I was wondering if anyone had any experience with mini workbenches for working on smaller projects inside? I live in a cold climate and the garage climate is pretty much below freezing all winter so I don’t really get to work on much but I do have a home office and a table I can work on but it lacks a vise and isn’t a surface I’d want to directly use chisels on.
I’m considering building something like this https://www.woodcraft.com/products/sjobergs-smart-workstation-pro as I already have an Irwin 6 1/2″ vice and just clamp it down to my table. My thinking is that it’d be enough to practice dovetails and small things like the craftsman-style lamp. But before I try to build this I am wondering if anyone has tried this and what their thoughts on it are. My other option is to wait till summer and just build a smaller version of Paul’s workbench to replace the table I’d be clamping to.
It’s a fairly common practice to also have a smaller bench, albeit not necessarily inside the house.
Assembly benches, carving benches, joinery benches — are smaller benches (well, the assembly bench is sometimes larger) which work in conjunction with the standard workbench. They’re made differently than a standard workbench to reflect their purpose and complement the standard workbench, as opposed to competing with it.
If you have a long winter, or want to complete a wide variety of projects, maybe another standard workbench is the right way to go. Certainly “I have too much workbench space” was spoken by no woodworker, ever. But a complementary bench might be something which gets you through the winter, and also enhances your woodworking during the rest of the year in a way that more of the same workbenches cannot.
For example, if you like to carve, a dedicated carving bench has features that put it head and shoulders above a standard workbench, yet it can serve as a general workbench for some projects. A joinery bench is a much more comfortable workstation for joinery — + imagine a workbench-sized moxon vise — and the height makes for far less back and eye strain when doing joinery. While you wouldn’t probably wouldn’t find that height optimal for doing lots of dimensioning or assembly on tall projects, you could certainly do some.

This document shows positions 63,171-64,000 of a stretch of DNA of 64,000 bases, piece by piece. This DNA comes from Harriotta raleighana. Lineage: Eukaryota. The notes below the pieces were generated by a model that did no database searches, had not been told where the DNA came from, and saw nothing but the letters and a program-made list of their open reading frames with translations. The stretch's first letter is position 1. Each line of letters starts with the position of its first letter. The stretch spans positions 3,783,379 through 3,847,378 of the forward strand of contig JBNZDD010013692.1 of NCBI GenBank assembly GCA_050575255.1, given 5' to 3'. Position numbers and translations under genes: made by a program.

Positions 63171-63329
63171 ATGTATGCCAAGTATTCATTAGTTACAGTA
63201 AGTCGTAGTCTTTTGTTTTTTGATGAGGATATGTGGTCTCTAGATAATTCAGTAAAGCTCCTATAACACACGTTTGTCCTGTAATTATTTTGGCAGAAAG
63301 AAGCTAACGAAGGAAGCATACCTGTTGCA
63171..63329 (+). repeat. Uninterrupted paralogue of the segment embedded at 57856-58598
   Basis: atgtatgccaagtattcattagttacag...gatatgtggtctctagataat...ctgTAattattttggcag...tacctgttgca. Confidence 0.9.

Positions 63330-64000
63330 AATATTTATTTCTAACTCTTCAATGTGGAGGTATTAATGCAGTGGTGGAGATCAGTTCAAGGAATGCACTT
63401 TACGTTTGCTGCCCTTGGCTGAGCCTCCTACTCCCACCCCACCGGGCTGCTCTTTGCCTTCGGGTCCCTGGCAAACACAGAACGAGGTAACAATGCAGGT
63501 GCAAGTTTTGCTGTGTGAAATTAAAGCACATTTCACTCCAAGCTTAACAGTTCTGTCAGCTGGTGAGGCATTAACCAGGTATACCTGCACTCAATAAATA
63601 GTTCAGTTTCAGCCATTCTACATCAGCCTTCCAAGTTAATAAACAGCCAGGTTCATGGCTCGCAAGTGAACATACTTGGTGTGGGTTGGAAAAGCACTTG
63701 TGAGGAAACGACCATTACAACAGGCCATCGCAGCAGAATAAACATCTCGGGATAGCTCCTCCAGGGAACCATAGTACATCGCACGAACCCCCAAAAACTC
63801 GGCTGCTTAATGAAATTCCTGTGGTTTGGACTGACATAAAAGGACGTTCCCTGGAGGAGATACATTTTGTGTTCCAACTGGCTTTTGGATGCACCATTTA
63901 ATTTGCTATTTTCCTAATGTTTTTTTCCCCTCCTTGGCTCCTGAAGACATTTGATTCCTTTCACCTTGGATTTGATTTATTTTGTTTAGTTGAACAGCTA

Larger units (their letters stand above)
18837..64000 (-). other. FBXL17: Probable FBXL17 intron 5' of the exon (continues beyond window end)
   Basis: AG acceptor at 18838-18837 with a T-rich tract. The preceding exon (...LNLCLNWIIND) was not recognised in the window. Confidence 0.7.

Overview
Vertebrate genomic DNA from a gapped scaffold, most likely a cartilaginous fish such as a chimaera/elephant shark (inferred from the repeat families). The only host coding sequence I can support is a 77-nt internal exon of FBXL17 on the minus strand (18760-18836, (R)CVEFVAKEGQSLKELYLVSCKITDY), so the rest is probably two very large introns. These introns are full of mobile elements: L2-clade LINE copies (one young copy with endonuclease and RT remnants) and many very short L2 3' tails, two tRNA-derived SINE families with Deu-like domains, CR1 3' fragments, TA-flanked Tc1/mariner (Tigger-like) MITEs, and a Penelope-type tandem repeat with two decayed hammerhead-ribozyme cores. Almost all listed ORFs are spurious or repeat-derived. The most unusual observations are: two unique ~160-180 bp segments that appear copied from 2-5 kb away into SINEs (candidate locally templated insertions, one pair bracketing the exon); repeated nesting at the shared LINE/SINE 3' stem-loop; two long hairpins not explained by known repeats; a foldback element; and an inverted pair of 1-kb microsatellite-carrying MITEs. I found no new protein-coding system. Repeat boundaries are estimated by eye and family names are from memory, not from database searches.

Just food for thought
I have done this. A few years ago, I stayed in a serviced apartment for about 6 months. As I couldn’t have anything larger, I made a small bench-top bench like the mini-Sjobergs bench. It just fitted in a suitcase, together with a small selection of tools – plane, marking knife, combination square, couple of chisels, handsaw and sharpening stones. Although it wasn’t that good at clamping things firmly, it did work. I made several small boxes with it. I also had a bench hook that I used on a countertop to saw at. If this is your only option, it’s better than nothing. Have you seen the “Milkman’s bench” (https://www.popularwoodworking.com/woodworking-blogs/the-milkmans-workbench-in-use/)? That’s an alternative to the Sjoberg-style bench, but would take a bit more effort to make. You could also look at the ‘roman workbench’ – a bench you sit on and work at (https://www.mortiseandtenonmag.com/blogs/blog/final-day-of-the-roman-workbench-build).
Thanks for the responses, definitely some food for thought. It sounds like a mini workbench would be a good option… and a larger freestanding bench would be too. Not sure which I’ll do but I know with an air temp of -30F/-34C it’s not happening any time soon 🙂
[quote quote=555165]This bench was a popular build a couple of years ago.
I really like that bench. Not for inside work, but I could see clamping it to the end of a picnic table when we’re out camping. That bench and Paul’s 10 essential tools and I could keep myself entertained for hours!
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